NATURA 2000 is a European network of ecologically important areas that are determined on the basis of the Birds Directive and the Habitats Directive. Slovenia has 109 species of birds from the Birds Directive as well as 61 types of habitats important for Europe and 140 species of plants and animals from the lists in the Habitats Directive. On this basis 26 areas for protecting endangered bird species were determined, which is 25% of Slovenia’s territory. In addition, 260 areas were proposed for protection of endangered or rare plant and animal species and habitats, which is 32% of Slovenia’s territory. Areas partly overlap, so total NATURA 2000 area covers just over 35% (7,202 km2) of Slovenia’s territory. Around 70% of Slovenia’s NATURA area is covered by forest, which shows that it is generally well preserved.

In addition to playing an important ecological role, forests are also habitats of many plant and animal species, protect settlements and infrastructure, prevent landslides in mountainous areas and protect the quality of water. This is why forests are among the most important ecosystems. In addition, they play a vital role in maintaining stable climatic conditions and the situation in the environment. Forests and other wooded areas cover more than 40% of the EU. As regards Slovenia, in 2010 forests covered 59% of its territory. Enlargement of European forest areas exceeds the loss of forest areas on account of infrastructure and urban areas. In 2010 forests covered 42% of total EU area. Of all European forests, around 20 million hectares (13% of total EU-27 area) is in protected areas. The most extensive protected forest areas are located in Italy, Germany and Spain (in total more than 8 million hectares or almost 42% of total protected forest areas in the EU-27). As regards the total area of protected forests, which are primarily intended for protection and preservation of biodiversity, and natural and cultural resources within protected areas, in 2010 Slovenia was ranked among EU Member States with less extensive protected forest areas: 241,000 hectares or 1% of total area of protected forest areas in the EU-27. In 2010 Slovenia had 9,600 hectares of forest reserves, which are left for natural development and are especially important for preserving biodiversity. In 2010 land areas in the EU-27 which are in the Habitats Directive determined for preserving biodiversity covered almost 59 million hectares; in Slovenia 636,000 hectares or 1% of total protected land areas in the EU.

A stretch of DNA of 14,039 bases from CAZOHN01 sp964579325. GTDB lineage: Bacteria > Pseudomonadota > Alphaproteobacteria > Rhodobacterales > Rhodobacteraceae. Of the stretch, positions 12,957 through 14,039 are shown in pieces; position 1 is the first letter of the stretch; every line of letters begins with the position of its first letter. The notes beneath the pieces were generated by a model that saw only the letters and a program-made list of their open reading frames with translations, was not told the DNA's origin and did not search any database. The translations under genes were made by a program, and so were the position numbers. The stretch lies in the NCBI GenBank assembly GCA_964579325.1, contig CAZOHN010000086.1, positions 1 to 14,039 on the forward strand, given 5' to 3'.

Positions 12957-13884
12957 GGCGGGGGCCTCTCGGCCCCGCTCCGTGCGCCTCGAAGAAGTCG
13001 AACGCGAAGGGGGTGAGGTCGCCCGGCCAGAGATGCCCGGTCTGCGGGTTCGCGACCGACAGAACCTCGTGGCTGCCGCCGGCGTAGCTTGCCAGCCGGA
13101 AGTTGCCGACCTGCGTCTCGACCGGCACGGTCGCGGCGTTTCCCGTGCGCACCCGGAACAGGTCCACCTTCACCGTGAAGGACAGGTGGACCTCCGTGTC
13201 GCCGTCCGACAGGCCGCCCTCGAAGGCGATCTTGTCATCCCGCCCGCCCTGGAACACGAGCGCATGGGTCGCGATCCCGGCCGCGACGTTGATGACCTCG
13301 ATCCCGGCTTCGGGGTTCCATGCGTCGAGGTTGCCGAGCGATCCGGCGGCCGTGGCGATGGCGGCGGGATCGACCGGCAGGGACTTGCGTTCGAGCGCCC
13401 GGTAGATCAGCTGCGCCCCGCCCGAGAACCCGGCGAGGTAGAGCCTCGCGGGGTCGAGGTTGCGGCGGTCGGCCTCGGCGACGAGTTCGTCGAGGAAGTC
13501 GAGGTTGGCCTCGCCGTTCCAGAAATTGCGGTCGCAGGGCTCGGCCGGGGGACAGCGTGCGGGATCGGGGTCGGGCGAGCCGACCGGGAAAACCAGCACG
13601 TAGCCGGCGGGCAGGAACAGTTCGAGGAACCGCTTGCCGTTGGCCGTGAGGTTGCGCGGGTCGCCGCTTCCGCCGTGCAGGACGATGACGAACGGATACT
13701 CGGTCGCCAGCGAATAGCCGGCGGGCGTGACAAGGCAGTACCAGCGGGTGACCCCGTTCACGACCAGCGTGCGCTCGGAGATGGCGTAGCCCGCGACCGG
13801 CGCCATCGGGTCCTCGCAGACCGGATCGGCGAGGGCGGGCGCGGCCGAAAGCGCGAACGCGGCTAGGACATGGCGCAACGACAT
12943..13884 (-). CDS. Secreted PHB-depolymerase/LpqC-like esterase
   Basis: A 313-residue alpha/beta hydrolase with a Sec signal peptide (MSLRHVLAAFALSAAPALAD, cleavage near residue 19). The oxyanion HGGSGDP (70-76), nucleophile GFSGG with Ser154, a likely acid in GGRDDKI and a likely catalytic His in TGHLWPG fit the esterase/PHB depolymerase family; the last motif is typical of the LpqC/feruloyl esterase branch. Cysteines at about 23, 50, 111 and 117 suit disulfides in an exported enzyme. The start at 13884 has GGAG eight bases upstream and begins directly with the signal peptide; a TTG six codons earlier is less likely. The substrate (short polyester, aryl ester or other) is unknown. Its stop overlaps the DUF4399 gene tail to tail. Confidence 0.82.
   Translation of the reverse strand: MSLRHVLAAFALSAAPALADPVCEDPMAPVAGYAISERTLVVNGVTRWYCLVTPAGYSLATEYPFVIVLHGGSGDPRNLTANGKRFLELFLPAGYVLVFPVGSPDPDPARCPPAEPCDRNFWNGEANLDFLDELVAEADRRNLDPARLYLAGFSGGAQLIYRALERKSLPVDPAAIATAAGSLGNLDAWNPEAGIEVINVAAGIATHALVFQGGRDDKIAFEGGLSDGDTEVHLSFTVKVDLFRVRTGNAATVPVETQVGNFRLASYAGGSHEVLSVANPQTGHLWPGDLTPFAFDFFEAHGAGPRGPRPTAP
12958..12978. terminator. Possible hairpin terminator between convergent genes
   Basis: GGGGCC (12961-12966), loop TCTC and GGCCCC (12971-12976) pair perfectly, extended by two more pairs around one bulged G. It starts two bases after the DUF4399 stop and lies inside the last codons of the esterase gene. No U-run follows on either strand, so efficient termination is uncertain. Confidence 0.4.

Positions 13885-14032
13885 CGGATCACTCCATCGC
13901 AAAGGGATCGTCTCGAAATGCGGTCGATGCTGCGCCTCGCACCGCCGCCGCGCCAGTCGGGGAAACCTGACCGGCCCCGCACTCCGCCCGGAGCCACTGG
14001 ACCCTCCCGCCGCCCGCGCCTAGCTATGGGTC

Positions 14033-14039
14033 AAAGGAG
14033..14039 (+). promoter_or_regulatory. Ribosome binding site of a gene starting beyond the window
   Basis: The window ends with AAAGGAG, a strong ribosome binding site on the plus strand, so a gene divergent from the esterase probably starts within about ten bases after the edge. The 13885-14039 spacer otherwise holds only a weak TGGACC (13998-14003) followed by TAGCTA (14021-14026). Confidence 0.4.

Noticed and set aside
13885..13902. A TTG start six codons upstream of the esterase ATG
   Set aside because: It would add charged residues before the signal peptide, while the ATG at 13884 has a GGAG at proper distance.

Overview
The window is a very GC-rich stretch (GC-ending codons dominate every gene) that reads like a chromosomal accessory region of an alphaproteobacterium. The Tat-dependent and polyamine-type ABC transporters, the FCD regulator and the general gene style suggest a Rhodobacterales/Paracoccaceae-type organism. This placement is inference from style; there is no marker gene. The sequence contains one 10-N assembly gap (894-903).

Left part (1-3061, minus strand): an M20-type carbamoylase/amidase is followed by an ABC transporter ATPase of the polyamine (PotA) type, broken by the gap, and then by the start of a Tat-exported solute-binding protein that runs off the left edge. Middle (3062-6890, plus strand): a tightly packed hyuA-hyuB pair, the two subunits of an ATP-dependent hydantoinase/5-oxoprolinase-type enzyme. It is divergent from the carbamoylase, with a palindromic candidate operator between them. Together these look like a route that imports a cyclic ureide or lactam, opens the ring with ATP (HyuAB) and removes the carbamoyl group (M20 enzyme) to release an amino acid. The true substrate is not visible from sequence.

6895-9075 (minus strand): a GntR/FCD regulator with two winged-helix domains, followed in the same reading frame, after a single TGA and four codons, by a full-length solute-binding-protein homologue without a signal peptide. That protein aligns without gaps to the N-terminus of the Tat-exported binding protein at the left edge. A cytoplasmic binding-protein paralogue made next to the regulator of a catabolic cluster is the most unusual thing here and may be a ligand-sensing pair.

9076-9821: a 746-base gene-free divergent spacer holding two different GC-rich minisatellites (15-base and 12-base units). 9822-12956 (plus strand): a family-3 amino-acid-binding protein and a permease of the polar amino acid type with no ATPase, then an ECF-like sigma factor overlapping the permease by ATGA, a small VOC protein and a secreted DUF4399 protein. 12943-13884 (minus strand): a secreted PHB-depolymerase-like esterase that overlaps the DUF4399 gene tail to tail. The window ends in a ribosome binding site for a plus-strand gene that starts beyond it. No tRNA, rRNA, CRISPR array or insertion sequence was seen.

Slovenia has 69 autochthonous tree species, brown bears, wolves and lynxes. Forests are important for preserving biodiversity. In Slovene forests there are 69 autochthonous tree species. Our forests are habitats of many species of animals, some of them already endangered. Due to the preservation of forests, Slovenia is among the few European countries in which all three large predators can be encountered in nature: brown bear, wolf and lynx. Forests are also habitats of many amphibians and mammals. In general, roe deer and wild boar are widespread in our country, while red deer and chamois are slightly less widespread. Red deer and chamois live in Julian and Kamnik Alps, in Karavanke and in some forest areas of Pohorje, while red deer also live in the subalpine world and in Prekmurje.